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ENVIRONMENTAL AND
SOCIO-ECONOMIC IMPACTS OF
NATURAL DISASTER:
A CASE STUDY OF EARTHQUAKE
IN NEPAL
Dr. Murali Gopal Ranjitk...
THE 2015
EARTHQUAKE IN
NUMBERS
25 April 2015
(11: 56 AM)
7.8 Magnitude
Barpak, Gorakha
12 May 2015
(12:50 PM)
7.3 Magnitud...
ENVIRONMENTAL AND SOCIO-ECONOMIC
IMPACTS OF EARTHQUAKE
• Water Resources
• Biodiversity and Forestry
• Landslides, Avalanc...
1. WATER RESOURCES
1.1 Disruption of services related to WASH
1.2 Damages to hydropower
1.3 Contamination of water bodies
...
1. WATER RESOURCES (CONT.)
1.1 DISRUPTION OF SERVICES RELATED TO WASH
• Thousands of people in displacement sites/temporar...
1. WATER RESOURCES (CONT.)
1.2 DAMAGES TO HYDROPOWER
• The earthquake is reported to have damaged 14
hydropower projects r...
1. WATER RESOURCES (CONT.)
1.3 CONTAMINATION OF WATER BODIES
• Decaying bodies of the deceased humans and animals, their m...
1. WATER RESOURCES
1.4 EFFECTS ON SURFACE WATER
• Springs and traditional stone spouts dried up in many places
where as ne...
1. WATER RESOURCES (CONT.)
1.5 IMPACT ON GROUNDWATER RESERVOIRS
• Contamination of groundwater
• Ground water level retrea...
2. BIODIVERSITY AND FORESTRY
• 7 protected areas (PAs) were affected and most severely
affected were Langtang NP, Sagarmat...
3. LANDSLIDES, AVALANCHES AND GLOF
• A total of 2,782 landslides was recorded
• Out of 31 affected districts, 14 suffered ...
4. ECONOMY AND BUILT ENVIRONMENT
• Total value of disaster effects from the April Earthquake is US $ 7 billion
Value of de...
5. HEALTH, SAFETY AND MENTAL WELLBEING
• The volume of paint and lead from damaged houses and
building could reach 3.176 m...
• Earthquakes have a huge impact
on human-health, environment
and infrastructure.
• Pre and post disaster strategy
should ...
CONCLUSION AND WAY FORWARD
• Slow recovery process at snails pace
• Schools, hospitals, water and sanitation
facilities sh...
CONCLUSION AND WAY FORWARD
• Disaster events can generate large
quantities of debris and
management of such debris can
pre...
THANK YOU
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Environmental and Socio-economic Impacts of Gorkha Earthquake, Nepal

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Nepal Earthquake Impact on water resources, wildlife and biodiversity, landslides, built environment, health and safety.

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Environmental and Socio-economic Impacts of Gorkha Earthquake, Nepal

  1. 1. ENVIRONMENTAL AND SOCIO-ECONOMIC IMPACTS OF NATURAL DISASTER: A CASE STUDY OF EARTHQUAKE IN NEPAL Dr. Murali Gopal Ranjitkar Mr. Saroj Upadhyay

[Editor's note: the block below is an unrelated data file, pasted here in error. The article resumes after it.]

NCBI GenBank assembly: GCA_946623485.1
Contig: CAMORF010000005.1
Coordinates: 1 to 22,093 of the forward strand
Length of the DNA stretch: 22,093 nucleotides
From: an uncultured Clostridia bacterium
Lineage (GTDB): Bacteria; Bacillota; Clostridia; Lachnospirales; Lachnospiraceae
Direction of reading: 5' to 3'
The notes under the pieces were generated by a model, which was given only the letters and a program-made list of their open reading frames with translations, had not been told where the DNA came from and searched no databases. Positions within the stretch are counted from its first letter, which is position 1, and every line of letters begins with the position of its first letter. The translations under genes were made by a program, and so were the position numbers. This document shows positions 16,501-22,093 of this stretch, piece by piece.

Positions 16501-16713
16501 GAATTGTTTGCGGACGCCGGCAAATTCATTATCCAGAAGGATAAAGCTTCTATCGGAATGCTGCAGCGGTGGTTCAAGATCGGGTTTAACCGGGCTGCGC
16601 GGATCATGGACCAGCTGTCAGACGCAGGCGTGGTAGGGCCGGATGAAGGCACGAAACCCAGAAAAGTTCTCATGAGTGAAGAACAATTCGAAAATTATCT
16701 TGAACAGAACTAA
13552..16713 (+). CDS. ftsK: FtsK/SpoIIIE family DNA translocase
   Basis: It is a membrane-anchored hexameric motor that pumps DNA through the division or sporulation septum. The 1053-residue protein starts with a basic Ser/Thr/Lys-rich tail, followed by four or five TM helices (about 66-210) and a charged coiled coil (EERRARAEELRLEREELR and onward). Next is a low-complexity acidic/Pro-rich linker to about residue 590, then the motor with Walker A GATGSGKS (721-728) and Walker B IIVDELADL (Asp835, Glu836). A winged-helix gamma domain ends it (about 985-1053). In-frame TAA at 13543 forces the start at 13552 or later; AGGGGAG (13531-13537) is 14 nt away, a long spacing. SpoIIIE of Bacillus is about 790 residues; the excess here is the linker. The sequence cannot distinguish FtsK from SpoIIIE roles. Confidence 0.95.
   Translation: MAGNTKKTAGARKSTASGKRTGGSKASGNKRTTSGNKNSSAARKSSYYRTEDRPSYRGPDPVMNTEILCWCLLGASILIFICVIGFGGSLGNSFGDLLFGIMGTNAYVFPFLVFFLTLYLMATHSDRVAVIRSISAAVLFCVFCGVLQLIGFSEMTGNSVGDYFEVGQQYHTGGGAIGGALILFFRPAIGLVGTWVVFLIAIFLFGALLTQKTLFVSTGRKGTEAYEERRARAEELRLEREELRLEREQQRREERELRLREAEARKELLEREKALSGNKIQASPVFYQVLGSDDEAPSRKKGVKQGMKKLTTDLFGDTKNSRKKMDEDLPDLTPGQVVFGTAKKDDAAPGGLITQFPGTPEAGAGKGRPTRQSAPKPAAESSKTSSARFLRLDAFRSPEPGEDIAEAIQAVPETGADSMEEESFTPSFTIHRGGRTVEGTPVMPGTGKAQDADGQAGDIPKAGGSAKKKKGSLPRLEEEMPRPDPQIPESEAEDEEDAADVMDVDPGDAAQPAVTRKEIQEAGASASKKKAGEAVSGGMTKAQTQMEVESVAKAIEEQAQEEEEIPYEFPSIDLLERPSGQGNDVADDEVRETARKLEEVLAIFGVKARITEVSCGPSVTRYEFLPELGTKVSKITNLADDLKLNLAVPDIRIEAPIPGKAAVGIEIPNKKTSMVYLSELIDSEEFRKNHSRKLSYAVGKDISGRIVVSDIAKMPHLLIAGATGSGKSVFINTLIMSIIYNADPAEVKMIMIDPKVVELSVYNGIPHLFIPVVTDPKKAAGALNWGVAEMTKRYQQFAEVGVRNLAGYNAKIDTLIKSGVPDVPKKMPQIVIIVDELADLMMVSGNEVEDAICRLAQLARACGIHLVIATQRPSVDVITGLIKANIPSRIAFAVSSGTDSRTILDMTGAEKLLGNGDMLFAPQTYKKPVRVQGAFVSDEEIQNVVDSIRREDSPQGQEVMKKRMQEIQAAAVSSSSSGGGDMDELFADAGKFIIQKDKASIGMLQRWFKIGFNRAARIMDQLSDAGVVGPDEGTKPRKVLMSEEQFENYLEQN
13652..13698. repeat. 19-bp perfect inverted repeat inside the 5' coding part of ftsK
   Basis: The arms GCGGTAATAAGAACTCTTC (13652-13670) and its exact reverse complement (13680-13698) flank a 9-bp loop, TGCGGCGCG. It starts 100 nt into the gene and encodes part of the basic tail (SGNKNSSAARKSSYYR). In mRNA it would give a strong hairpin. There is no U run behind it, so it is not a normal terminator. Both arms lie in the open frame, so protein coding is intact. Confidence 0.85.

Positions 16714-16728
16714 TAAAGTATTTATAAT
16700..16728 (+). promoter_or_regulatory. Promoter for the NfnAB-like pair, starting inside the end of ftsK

2. 2. THE 2015 EARTHQUAKE IN NUMBERS 25 April 2015 (11: 56 AM) 7.8 Magnitude Barpak, Gorakha 12 May 2015 (12:50 PM) 7.3 Magnitude Chilankha, Dolakha More than 9,000 people have lost their lives and more than 23,000 are injured till date. Aftershocks from these earthquakes have continued till date.
  3. 3. ENVIRONMENTAL AND SOCIO-ECONOMIC IMPACTS OF EARTHQUAKE • Water Resources • Biodiversity and Forestry • Landslides, Avalanches and GLOF • Economy and built environment • Health, safety and well being
  4. 4. 1. WATER RESOURCES 1.1 Disruption of services related to WASH 1.2 Damages to hydropower 1.3 Contamination of water bodies 1.4 Effects on Surfacewater 1.5 Impact on groundwater reservoirs
  5. 5. 1. WATER RESOURCES (CONT.) 1.1 DISRUPTION OF SERVICES RELATED TO WASH • Thousands of people in displacement sites/temporary tents were without basic water supply and sanitation services immediately after the earthquake • Destruction of water systems across 14 districts left around 1.1 million people without access to protected water sources • 1,570 water supply systems sustained major damage while 3,663 were partially damaged and 220,000 toilets were rendered unusable in the 14 most affected districts. • It could cost US$ 100 million to restore the WASH sector to its pre- earthquake status (UNICEF)
  6. 6. 1. WATER RESOURCES (CONT.) 1.2 DAMAGES TO HYDROPOWER • The earthquake is reported to have damaged 14 hydropower projects resulting in 115 MW Hydropower generation facilities being severely damages and 60 MW partially damaged (NPC). • Other under construction hydropower projects of 1000 MW capacity were also affected. • The overall energy sector sustained losses worth Rs18.75 billion.